Chula Vista Residents had the opportunity to learn about remaining safe during an active shooter scenario and how to perform life-saving first aid techniques during a workshop held at the City Council Chambers on Monday, April 17.
During the two-hour event, attendees had the opportunity to hear members of the Chula Vista police and fire departments talk about what to do in case of an active shooter event and how to provide care once it is safe to do so.
“We put together a program for everybody to learn a skill,” said Hugo Bermudez of the Chula Vista Community Emergency Response Team. “We hope that everyone here today, after this is all done, learns something that will help them in the event of (an active shooter scenario).”
Chula Vista Police Department Sergeant Mike Varga opened the first half of the presentation by sharing with attendees their three options in the midst of a shooting: running, hiding, or, as a last resort, fighting.
During this segment, it was detailed that when running to safety, one should have a planned escape route in mind. Varga also advised those present to always be aware of their surroundings and to be familiar with locations of exits and to call 911 from a safe place if escape was possible.
If hiding, locating a room with an entrance that can be barricaded works best.While hiding in an open space, it is ideal to not reveal any body parts or give away your location. If possible, hiding behind a solid barrier is best, as bullets can penetrate wood and drywall. Varga pointed out that on average these shooter episodes last about 5 to 10 minutes, so patience is key while hiding in a highly-stressful situation.
If the only option is fighting the shooter as a means to survive, Varga advices to disable the shooter as soon as possible and by any means necessary. The neck, head, and groin are particularly vulnerable areas to strike with the body or with a weapon he said.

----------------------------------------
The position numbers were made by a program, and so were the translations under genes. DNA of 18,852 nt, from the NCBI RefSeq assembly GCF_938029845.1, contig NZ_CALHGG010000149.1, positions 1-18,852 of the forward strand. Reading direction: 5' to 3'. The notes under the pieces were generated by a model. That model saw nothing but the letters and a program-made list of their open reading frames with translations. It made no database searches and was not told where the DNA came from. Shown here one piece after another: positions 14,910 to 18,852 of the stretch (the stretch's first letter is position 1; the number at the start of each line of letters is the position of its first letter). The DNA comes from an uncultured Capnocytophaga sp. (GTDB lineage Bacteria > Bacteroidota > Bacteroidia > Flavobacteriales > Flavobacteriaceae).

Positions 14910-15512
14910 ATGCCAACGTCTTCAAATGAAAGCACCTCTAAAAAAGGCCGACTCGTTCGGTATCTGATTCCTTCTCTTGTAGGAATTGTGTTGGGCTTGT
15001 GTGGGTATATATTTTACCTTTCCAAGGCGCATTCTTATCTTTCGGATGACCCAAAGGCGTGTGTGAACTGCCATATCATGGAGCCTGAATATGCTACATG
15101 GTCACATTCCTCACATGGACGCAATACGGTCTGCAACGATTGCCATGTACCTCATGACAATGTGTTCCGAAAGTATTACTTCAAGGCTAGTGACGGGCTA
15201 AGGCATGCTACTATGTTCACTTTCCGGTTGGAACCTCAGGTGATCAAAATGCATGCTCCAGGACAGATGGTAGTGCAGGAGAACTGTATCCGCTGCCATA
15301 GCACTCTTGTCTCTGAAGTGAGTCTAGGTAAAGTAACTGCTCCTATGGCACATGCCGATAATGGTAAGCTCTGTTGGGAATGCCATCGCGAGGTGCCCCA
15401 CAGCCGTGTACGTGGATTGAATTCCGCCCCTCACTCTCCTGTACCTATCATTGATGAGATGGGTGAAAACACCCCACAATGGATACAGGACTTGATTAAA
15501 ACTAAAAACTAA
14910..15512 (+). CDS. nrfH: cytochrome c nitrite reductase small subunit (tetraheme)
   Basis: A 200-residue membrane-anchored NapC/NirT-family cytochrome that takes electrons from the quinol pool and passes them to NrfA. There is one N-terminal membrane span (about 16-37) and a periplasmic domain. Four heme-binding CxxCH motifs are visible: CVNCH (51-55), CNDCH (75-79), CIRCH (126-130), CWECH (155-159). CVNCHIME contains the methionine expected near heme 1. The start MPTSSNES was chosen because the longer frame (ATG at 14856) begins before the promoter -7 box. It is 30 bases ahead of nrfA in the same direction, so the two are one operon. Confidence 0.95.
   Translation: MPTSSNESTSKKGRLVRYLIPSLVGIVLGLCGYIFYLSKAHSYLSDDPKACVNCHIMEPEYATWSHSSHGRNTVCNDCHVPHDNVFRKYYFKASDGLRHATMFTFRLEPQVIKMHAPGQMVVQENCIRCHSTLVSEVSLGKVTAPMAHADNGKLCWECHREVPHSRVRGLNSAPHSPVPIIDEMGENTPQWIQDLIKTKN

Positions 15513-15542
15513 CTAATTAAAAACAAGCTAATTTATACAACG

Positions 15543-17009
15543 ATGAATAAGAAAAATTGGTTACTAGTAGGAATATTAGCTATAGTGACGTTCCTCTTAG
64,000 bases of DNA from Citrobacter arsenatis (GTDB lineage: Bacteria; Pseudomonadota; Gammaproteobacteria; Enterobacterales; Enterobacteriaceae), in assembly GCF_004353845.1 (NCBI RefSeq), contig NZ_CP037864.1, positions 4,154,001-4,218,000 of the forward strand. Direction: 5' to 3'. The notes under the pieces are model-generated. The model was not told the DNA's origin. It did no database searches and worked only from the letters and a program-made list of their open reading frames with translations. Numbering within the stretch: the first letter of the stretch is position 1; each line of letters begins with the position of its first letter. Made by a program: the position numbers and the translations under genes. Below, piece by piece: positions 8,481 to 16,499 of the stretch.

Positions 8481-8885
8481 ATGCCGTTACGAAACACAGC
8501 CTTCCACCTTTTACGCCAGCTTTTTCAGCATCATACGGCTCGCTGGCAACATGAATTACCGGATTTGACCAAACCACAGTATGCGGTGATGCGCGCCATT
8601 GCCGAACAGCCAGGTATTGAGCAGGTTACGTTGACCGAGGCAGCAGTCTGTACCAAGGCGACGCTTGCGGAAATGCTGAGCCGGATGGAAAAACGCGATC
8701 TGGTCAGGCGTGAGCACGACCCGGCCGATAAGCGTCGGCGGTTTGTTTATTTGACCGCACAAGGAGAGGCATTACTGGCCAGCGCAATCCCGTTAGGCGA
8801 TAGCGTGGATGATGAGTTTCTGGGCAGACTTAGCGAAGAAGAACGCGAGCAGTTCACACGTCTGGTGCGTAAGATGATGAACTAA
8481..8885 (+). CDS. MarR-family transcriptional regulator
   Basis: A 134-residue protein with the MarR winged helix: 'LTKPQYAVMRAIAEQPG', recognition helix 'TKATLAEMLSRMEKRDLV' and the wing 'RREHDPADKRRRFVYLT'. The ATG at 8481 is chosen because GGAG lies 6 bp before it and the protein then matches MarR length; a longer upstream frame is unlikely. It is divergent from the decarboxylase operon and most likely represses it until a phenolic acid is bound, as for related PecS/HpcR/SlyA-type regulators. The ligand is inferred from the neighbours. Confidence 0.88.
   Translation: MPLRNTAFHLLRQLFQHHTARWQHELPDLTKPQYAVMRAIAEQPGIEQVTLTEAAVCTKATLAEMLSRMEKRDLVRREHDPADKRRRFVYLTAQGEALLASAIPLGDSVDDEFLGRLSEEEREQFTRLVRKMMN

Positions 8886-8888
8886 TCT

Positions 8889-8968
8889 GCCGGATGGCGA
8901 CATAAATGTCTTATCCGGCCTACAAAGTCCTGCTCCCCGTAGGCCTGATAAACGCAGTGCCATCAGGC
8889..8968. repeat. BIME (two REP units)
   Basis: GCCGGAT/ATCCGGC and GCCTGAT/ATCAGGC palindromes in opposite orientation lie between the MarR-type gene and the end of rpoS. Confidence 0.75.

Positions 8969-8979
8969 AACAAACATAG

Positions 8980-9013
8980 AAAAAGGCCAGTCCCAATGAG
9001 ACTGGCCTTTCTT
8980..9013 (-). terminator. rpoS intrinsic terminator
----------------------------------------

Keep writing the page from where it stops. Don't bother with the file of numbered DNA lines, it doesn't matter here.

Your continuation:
The second half of the workshop focused on providing first aid to those who are wounded and need assistance.
Terry Wirth of the Chula Vista Fire Department’s Emergency Medical Services team spoke about life-saving techniques to stop bleeding in victims of gunshot wounds.
During this portion of the event, Wirth explained what a tourniquet and its uses are, how to how to make a makeshift tourniquet, and how to pack wounds to halt heavy bleeding in areas such as the neck, chest, and torso.
Wirth also advised attendees to purchase these items from reputable manufacturers or medical suppliers, as cheaper tourniquets may not be as secure or reliable in stopping bleeding.
The workshop concluded with a hands-on tourniquet and wound packing tutorial. Participants secured a tourniquet onto a foam roller and stuffed an opening with gauze.
Isaura, a Chula Vista resident in attendance, pointed out that the workshop was a great learning experience and can allow her provide care to wounds if necessary.
“I had never in my life applied a tourniquet,” she said. “It is a good skill to have because I volunteer at a school so knowing how to stop bleeding is a good skill to have, especially when a student might need this treatment.”
This is the third informational event held by CERT, with two of these events being held last year, one in during the summer months and the second one in December.
In a previous article, Bermudez pointed out that such informational sessions are necessary as shootings continue to occur around the country.
Chula Vista CERT is planning on hosting another active shooter program in this fall season.
As of the time of publication, there have been 89 mass shooting incidents in the United States, yielding 145 casualties and 299 injured civilians.